Hi, my name is Thorben and I work at Opera Software in Oslo, not at Mozilla. So, how did I end up writing for Mozilla Hacks? Maybe you know that there is no default PDF viewer in the Opera Browser, something we would like to change. But how to include one? Buy it from Adobe or Foxit? Start our own?

Introducing PDF.js

While investigating our options we quickly stumbled upon PDF.js. The project aims to create a full-featured PDF viewer in the browser using JavaScript and Canvas. Yeah, it sounds a bit crazy, but it makes sense: browsers need to be good at processing text, images, fonts, and vector graphics — exactly the things a PDF viewer has to be good at. The draw commands in PDFs are a subset of Postscript, and they are not so different from what Canvas offers. Also security is virtually no issue: using PDF.js is as secure as opening any other website.

Working on PDF.js

So Christian Krebs, Mathieu Henri and myself began looking at PDF.js in more detail and were impressed: it’s well designed, seems fast and big parts of the code are just wow!

But we also discovered some problems, mainly with performance on very large or graphics-heavy PDFs. We decided that the best way to get to know PDF.js better and to push the project further, was to help the project and address the major issues we found. This gave us a pretty good understanding of the project and its high potential. We were also very impressed by how much the performance of PDF.js improved while we worked on it. This is an active and well managed project.

Benchmarking PDF.js

Of course, our tests gave us the wrong impression about performance. We tried to find super large, awkward and hard-to-render PDFs, but that is not what most people want to view. Most PDFs you actually want to view in PDF.js are fine. But how to test that?

Well, you could check the most popular PDFs on the Internet – as these are the ones you probably want to view – and benchmark them. A snapshot of 5 to 10k PDFs should be enough … but how do you get them?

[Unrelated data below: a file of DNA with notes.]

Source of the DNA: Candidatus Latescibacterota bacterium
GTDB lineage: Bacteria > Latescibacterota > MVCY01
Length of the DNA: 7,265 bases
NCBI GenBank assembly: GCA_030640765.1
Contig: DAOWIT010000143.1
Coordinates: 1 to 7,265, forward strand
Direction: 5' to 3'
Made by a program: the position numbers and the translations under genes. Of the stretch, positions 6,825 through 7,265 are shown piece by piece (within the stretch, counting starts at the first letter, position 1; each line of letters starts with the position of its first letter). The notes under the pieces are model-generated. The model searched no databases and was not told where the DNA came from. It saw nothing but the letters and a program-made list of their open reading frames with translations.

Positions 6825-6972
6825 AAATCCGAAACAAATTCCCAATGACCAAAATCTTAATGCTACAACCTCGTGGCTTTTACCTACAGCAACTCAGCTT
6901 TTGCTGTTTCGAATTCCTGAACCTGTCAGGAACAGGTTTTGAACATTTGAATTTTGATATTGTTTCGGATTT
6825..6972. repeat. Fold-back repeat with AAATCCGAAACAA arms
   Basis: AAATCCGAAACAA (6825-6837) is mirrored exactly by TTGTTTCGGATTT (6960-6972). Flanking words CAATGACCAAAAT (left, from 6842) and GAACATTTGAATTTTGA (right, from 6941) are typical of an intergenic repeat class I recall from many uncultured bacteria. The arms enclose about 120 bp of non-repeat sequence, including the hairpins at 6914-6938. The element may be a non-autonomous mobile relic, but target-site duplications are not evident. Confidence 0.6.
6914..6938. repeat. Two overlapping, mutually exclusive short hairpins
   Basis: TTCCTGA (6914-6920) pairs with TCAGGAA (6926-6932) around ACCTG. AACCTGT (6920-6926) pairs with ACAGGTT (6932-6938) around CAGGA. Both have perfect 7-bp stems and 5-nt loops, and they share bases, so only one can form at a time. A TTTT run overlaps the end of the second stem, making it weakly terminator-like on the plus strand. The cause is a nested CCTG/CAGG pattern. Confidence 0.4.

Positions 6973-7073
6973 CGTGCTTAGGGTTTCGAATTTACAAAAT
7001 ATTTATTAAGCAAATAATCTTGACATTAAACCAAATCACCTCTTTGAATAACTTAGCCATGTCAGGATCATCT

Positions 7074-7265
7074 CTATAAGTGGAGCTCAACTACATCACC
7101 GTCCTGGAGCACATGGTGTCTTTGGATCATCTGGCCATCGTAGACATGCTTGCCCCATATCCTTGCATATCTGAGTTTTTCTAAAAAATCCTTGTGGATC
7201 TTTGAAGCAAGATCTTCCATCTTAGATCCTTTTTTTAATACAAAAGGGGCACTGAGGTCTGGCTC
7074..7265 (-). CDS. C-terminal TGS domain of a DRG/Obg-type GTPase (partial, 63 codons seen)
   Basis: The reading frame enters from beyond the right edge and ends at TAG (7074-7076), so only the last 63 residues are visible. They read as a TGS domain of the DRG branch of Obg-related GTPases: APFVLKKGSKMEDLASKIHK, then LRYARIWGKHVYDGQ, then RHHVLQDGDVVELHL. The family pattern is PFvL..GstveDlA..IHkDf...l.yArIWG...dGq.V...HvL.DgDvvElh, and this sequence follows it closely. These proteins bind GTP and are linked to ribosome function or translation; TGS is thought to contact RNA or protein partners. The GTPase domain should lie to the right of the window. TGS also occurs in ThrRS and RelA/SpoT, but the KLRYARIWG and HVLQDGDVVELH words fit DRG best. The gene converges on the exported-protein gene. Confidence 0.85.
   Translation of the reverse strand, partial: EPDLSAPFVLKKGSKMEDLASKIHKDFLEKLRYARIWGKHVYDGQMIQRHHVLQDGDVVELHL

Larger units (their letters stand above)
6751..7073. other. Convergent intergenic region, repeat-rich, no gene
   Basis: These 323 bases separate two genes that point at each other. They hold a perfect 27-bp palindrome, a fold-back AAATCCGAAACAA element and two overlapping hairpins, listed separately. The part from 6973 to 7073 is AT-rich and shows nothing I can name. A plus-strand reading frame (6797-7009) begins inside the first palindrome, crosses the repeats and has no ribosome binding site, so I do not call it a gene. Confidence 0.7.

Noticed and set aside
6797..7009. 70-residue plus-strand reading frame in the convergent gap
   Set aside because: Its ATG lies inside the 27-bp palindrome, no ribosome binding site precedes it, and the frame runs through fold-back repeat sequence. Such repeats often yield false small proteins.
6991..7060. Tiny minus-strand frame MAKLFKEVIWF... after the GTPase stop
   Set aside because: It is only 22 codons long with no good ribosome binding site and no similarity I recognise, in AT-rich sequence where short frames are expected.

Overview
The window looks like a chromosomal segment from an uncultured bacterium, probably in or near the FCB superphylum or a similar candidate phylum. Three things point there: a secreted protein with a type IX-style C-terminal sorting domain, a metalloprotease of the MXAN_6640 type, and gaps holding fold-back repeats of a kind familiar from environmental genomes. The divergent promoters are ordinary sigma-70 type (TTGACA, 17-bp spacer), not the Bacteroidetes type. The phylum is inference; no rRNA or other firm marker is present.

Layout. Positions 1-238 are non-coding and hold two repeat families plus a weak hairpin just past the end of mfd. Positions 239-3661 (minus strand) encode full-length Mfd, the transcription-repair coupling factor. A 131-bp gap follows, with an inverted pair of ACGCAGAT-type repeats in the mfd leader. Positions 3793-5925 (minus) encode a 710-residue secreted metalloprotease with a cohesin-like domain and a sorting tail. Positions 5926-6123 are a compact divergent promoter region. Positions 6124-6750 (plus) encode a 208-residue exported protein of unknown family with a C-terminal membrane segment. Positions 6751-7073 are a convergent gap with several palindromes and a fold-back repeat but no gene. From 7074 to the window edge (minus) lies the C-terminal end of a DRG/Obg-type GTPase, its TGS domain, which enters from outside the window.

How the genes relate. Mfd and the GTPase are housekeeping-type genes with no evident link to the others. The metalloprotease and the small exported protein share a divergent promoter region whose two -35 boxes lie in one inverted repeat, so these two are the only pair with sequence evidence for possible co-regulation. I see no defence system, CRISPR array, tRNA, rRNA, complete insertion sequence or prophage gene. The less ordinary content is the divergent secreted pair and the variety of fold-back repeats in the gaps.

I figured that search engines would be my friend. If you tell them to search for PDFs only, they give you the most relevant PDFs for that keyword, which in turn are probably the most popular ones. And if you use the most searched keywords you end up with a good approximation.

Benchmarking that many PDFs is a big task. So I got myself a small cluster of old computers and built a nice server application that supplied them with tasks. The current repository has almost 7000 PDFs and benchmarking one version of PDF.js takes around eight hours.

The results

Let’s skip to the interesting part with the pretty pictures. This graph

histogram

gives us almost all the interesting results at one look. You see a histogram of the time it took to process all the pages in the PDFs in relation to the average time it takes to process the average page of the Tracemonkey Paper (the default PDF you see when opening PDF.js). The User Experience when viewing the Tracemonkey Paper is good and from my tests even 3 to 4 times slower is still okay. That means from all benchmarked pages over 96% (exclude pdfs that crashed) will translate to a good user experience. That is really good news! Or to use a very simple pie chart (in % of pages):

overview

You probably already noticed the small catch: around 0.8% of the PDFs crashed PDF.js when we tested them. We had a closer look at most of them and at least a third are actually so heavily damaged that probably no PDF viewer could ever display them.

And this leads us to another good point: we have to keep in mind that these results just stand here without comparison. There are some PDFs on the Internet that are so complex that there is no hope that even native PDF viewers could display them nice and fast. The slowest tested PDF is an incredibly detailed vector map of the public transport system of Lisbon. Try to open it in Adobe Reader, it’s not fun!

Conclusion